I have been contemplating my proposed game programming course for next year. Previous experience has taught me that teaching a game programming course is different from a regular programming course. With a regular programming course the purpose is to solve a problem with a particular language. The problem is usually pretty well defined, especially if teaching the course with a textbook, and is usually fairly limited. In a game course not so much. Yes, the kids can be given a game to write with well-defined rules and objectives but there always seem to be refinements and add-ons.
That got me thinking of what is the objective of a “game” course? Originally my intent was to give the course a very tempting label to attract kids into the course. I would teach a programming course with a game building language (Corona, GameMaker, TouchDevelop) by working through the various tutorials. In other words, a syntax course. The students in the course have already had at least one programming course so there is less need for teaching the basics of programming: sequence, loops, etc. This is what I have done before. It was a semester long Corona course were we built an oil drop program just to play with gravity and shapes bouncing, a whack-a-mole game for Android phone, and a very basic Angry Birds game for Android. Overall I was satisfied with the course and the kids learned some more programming. Giving a course a title and objective that would tempt kids into the course is a perfectly reasonable strategy, at least as long as programming is an elective that has the reputation of being “hard”. But it was not really a “game” course.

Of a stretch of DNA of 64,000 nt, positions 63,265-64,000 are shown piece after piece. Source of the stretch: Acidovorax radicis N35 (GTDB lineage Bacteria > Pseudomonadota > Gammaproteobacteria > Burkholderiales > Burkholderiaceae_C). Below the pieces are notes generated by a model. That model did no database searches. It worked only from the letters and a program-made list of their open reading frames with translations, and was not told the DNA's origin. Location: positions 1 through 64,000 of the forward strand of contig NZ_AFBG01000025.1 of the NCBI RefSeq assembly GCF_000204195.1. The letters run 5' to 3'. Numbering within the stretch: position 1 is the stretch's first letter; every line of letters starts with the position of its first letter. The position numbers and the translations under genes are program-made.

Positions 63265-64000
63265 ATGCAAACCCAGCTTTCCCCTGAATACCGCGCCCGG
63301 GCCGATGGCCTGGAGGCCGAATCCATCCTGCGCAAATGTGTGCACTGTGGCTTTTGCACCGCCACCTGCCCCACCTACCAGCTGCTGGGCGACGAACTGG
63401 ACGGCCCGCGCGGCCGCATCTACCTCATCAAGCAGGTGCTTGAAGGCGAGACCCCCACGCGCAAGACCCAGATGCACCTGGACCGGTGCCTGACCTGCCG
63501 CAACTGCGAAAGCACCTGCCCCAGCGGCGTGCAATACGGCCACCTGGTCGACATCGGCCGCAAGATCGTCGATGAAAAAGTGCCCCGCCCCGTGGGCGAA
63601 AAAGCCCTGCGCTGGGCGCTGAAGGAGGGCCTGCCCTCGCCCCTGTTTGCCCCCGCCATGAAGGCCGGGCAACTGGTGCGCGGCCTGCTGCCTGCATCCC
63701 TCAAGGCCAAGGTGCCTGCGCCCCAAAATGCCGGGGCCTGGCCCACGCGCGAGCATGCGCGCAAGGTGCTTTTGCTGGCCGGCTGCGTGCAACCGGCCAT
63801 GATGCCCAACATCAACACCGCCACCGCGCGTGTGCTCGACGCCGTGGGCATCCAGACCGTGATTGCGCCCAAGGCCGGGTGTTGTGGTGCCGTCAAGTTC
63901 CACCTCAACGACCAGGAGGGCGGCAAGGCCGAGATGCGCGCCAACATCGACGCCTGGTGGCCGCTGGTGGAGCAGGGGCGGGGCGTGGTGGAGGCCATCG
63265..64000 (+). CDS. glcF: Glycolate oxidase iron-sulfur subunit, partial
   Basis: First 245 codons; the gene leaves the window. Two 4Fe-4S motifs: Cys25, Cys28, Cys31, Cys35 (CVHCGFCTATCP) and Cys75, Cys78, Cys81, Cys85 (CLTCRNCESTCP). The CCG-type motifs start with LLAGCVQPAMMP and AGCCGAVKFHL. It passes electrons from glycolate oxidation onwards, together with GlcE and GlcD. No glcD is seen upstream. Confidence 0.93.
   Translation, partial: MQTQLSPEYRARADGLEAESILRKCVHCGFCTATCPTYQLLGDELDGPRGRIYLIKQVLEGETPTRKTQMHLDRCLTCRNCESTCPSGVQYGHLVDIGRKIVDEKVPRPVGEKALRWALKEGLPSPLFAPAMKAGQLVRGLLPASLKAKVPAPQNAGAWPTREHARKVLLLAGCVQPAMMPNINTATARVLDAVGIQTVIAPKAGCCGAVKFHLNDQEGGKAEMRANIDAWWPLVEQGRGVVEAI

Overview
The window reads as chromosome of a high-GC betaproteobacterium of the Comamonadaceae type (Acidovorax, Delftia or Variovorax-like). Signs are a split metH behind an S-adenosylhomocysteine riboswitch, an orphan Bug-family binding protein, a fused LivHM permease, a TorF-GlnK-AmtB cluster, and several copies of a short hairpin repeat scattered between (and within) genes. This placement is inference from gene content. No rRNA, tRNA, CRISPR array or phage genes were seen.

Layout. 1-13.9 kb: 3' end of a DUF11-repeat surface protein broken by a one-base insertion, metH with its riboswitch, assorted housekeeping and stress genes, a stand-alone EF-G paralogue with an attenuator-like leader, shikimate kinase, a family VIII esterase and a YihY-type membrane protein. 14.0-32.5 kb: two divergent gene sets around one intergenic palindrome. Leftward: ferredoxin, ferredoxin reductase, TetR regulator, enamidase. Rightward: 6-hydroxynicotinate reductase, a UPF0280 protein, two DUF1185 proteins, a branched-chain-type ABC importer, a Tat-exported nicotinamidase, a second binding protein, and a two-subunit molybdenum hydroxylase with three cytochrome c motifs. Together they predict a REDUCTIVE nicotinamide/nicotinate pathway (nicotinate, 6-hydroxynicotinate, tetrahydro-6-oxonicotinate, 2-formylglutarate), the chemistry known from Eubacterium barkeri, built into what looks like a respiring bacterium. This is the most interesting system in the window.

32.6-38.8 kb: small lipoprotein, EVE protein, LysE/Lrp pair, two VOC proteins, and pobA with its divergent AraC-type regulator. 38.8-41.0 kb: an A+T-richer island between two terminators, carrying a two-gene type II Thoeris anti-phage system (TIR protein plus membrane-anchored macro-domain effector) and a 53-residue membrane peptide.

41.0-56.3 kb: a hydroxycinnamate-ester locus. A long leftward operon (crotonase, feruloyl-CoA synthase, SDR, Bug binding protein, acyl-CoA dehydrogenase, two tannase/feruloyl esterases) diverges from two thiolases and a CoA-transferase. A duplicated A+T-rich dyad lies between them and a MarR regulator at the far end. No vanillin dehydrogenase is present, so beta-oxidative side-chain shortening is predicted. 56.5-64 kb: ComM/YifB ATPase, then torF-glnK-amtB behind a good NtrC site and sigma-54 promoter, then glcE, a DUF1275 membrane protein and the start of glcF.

I have been thumbing through the Microsoft Creative Coding with Games and Apps (CCGA) with the intent of offering it next school year. It is tempting to have a nice cookbook to follow. From what I have seen so far it is also a syntax course built around games. Again, this is not a bad thing, it just is not a real game course.
What I would like to do is start out with the typical syntax through a game language pretty much like I do now and then migrate into a game design course. The objective would not be to design the next Angry Birds but to understand the philosophy of game design. One of the commenters on my last post, Brian Sea, suggested “The Art of Game Design” by Schell as a starting point. I hate dropping $60 for a book but it looks like a worthwhile read. Missoula also has some small programming based businesses. One of them that I have visited with my class, OnXMaps, writes an original software product. Although it is not a game it is an original product that requires more than just programming skills. I need to dig up some software design people to come into the class.
All of this is part of my desire to teach Computer Science and not just programming. No matter how I look at it programming is no different than teaching welding or wood shop. It is a job skill. It is a pretty handy job skill, just like wood working and welding are handy, but still just a job skill. I am thinking if I can introduce a design and concept thread in the game course I can get more of a higher level thinking skill going.
And besides, maybe one of my students will develop the next Angry Birds and remember who got them started and contribute to my retirement fund.